It used to be that women were told to rest and relax during pregnancy. Kick her feet up while she can. There were fears that too much movement could hurt the baby — or the mother. Now, says Ann Cowlin, the creator of Dancing Thru Pregnancy, a fitness program for expectant mothers (and a Physiquality partner), “it is the sedentary or low-activity mother and her children who are at risk.”
In our current world, Ann points out, we are not as active as previous generations. Think about what most of our grandmothers and grandfathers did during the day — manual labor in fields or factories. Even housework required a great deal more physical strength without the variety of machines thought essential in our houses today. “Few women exercise enough today to build the strength necessary for childbirth,” says Ann. “It’s no surprise that some women are afraid of birth and don’t have confidence in their ability to withstand it.”
Ann says that the number one solution to this lack of activity is aerobic exercise. It increases endurance, strength and range of motion. It improves your breathing capacity (giving you more oxygen and less fatigue) and reduces your need to tap your cardiac reserve during physical activity, both of which benefit a mother during childbirth. In addition, she notes, “regular participation in a good cardio or aerobic workout gives a woman the mental toughness and confidence needed to know that her body is capable of the work — and the recovery — involved in birth, what we call body trust.”
And the benefits of aerobic exercise aren’t just for mom. Studies have shown that exercise-exposed babies have healthier hearts and improved breathing movements in utero. Exercise enriches and enlarges the placenta, increasing the exchange of nutrients, oxygen and carbon dioxide with the fetus. And studies have shown that exercise during pregnancy leads to healthier birth weights.
In 1985, guidelines were published that recommended pregnant women not raise their heart rate over 140 beats per minute. This guideline seems to still be pervasive in the public realm, but it is no longer recommended by most physicians, especially if the woman is already exercising when she becomes pregnant. While it is important to discuss your exercise regimen with your obstetrician once you become pregnant, most forms of exercise can be continued throughout your pregnancy, with minor adaptations that consider how your body (in particular, your core, spine and hips) will change over those nine months.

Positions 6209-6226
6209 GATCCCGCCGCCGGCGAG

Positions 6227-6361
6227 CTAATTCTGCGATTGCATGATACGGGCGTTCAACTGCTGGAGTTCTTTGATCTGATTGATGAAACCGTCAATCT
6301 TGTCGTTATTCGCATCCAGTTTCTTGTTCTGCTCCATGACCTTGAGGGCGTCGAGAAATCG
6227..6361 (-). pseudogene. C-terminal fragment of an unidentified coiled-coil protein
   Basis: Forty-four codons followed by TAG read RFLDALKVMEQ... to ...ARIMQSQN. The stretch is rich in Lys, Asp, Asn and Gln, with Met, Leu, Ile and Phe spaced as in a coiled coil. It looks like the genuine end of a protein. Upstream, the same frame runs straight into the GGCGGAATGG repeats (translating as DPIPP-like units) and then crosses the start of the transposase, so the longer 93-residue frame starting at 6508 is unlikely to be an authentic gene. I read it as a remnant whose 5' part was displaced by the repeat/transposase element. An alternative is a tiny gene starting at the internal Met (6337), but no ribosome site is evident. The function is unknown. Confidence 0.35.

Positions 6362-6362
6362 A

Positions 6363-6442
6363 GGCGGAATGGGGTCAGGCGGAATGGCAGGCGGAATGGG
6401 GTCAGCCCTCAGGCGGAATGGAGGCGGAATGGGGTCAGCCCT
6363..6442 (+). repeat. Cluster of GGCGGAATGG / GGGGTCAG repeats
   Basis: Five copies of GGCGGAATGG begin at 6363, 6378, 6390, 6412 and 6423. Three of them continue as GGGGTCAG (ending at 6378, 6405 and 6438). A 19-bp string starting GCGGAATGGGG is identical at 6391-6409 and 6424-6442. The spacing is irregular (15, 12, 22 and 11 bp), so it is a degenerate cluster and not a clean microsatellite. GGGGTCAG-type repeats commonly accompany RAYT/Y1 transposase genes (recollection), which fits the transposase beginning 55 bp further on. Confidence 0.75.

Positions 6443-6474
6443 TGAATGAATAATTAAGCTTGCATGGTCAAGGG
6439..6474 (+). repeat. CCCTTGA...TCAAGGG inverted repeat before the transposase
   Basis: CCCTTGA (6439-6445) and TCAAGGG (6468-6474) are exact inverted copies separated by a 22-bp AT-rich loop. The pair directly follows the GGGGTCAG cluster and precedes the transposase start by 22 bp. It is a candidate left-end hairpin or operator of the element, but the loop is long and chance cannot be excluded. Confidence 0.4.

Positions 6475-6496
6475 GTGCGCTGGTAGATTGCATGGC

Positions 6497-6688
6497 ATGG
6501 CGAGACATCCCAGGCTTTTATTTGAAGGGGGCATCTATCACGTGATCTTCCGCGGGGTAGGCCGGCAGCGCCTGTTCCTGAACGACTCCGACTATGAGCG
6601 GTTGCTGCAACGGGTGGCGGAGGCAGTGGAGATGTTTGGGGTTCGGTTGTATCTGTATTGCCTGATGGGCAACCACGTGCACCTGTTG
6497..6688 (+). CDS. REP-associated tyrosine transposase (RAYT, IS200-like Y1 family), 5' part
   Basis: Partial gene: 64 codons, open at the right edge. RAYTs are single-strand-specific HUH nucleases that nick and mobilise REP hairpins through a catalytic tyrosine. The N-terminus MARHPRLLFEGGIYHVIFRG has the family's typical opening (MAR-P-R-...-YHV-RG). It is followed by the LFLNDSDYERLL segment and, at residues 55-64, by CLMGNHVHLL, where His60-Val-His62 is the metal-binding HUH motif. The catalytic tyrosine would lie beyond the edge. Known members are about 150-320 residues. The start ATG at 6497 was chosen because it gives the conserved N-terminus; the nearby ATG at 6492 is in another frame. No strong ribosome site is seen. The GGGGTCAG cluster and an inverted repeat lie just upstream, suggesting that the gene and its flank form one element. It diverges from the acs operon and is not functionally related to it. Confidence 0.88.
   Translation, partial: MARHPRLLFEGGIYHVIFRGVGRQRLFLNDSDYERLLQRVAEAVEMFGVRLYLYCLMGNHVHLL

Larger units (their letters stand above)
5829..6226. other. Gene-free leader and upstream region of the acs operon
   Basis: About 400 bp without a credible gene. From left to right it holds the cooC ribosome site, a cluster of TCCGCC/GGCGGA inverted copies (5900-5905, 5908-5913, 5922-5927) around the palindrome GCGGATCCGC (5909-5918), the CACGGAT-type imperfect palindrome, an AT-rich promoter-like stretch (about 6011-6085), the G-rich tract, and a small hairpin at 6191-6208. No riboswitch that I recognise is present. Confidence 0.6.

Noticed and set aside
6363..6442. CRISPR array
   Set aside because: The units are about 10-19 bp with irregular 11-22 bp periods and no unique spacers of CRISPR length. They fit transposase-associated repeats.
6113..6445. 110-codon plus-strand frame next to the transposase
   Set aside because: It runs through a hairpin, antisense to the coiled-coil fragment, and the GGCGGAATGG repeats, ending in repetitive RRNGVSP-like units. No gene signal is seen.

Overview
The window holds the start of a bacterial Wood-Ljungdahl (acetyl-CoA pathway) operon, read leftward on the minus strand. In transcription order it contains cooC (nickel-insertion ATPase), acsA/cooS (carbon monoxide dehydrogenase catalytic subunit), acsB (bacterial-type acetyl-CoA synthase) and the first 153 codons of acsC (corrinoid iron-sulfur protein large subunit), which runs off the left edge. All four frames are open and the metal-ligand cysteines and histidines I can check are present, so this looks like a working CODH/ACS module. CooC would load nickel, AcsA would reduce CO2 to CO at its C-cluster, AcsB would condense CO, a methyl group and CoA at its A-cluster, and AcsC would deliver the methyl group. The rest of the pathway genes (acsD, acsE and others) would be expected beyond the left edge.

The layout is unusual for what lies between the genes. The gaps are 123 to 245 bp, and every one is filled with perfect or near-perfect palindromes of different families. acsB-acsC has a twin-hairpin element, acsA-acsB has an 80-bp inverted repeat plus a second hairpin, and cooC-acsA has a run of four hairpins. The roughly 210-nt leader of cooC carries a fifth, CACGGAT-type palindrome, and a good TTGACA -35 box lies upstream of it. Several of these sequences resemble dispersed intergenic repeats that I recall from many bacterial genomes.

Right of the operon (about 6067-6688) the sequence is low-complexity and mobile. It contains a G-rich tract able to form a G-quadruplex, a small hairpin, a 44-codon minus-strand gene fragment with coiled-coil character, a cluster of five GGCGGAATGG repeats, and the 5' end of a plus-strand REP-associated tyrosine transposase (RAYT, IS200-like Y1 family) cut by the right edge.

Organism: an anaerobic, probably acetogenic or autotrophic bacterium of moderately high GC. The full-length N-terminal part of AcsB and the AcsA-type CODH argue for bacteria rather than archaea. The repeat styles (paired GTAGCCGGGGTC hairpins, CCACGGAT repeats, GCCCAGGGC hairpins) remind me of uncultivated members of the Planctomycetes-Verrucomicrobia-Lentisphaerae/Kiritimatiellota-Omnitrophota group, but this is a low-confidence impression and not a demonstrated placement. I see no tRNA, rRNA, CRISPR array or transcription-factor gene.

Prenatal exercise classes are one option that include exercises that are essential for soon-to-be mothers. While classes for pregnant women often include exercises specifically designed to prepare the core and pelvic floor to give birth, Ann says that building strength and coordination, and simply being upright and moving, are keys to a healthy labor. She also suggests looking for classes that include squatting, and core movements for the pelvis and spine. (Looking for a prenatal exercise class? See if there is a Total Pregnancy Fitness class from Dancing Thru Pregnancy near you.)
While slower classes like yoga and Pilates may not give you as much of an aerobic workout, Ann recommends the mental activity practiced in such classes. “Relaxation training and meditation help you develop the mental skills, like mindfulness and deep breathing, that accompany your movement during birth,” she says. “You’ll learn to recognize your body’s signals so that you’ll know when it’s time to push.”
And don’t forget to consult with your physical therapist, whose training in the way your body moves and functions will help you before, during and after pregnancy. Use our clinic locator below to find the Physiquality therapist nearest you.
Thank you to our contributors:
Ann Cowlin, MA, CSM, CCE, is the creator of Dancing thru Pregnancy, one of Physiquality’s partner programs. Ann is a movement specialist in the Yale Athletic Department and the Childbirth Education coordinator at the Yale Health Center. She is also the author of Women’s Fitness Program Development, a guide to creating girls’ and women’s health and fitness programming, and is the expert consultant for the U.S. Army’s Pregnancy and Postpartum Train the Trainer Program.
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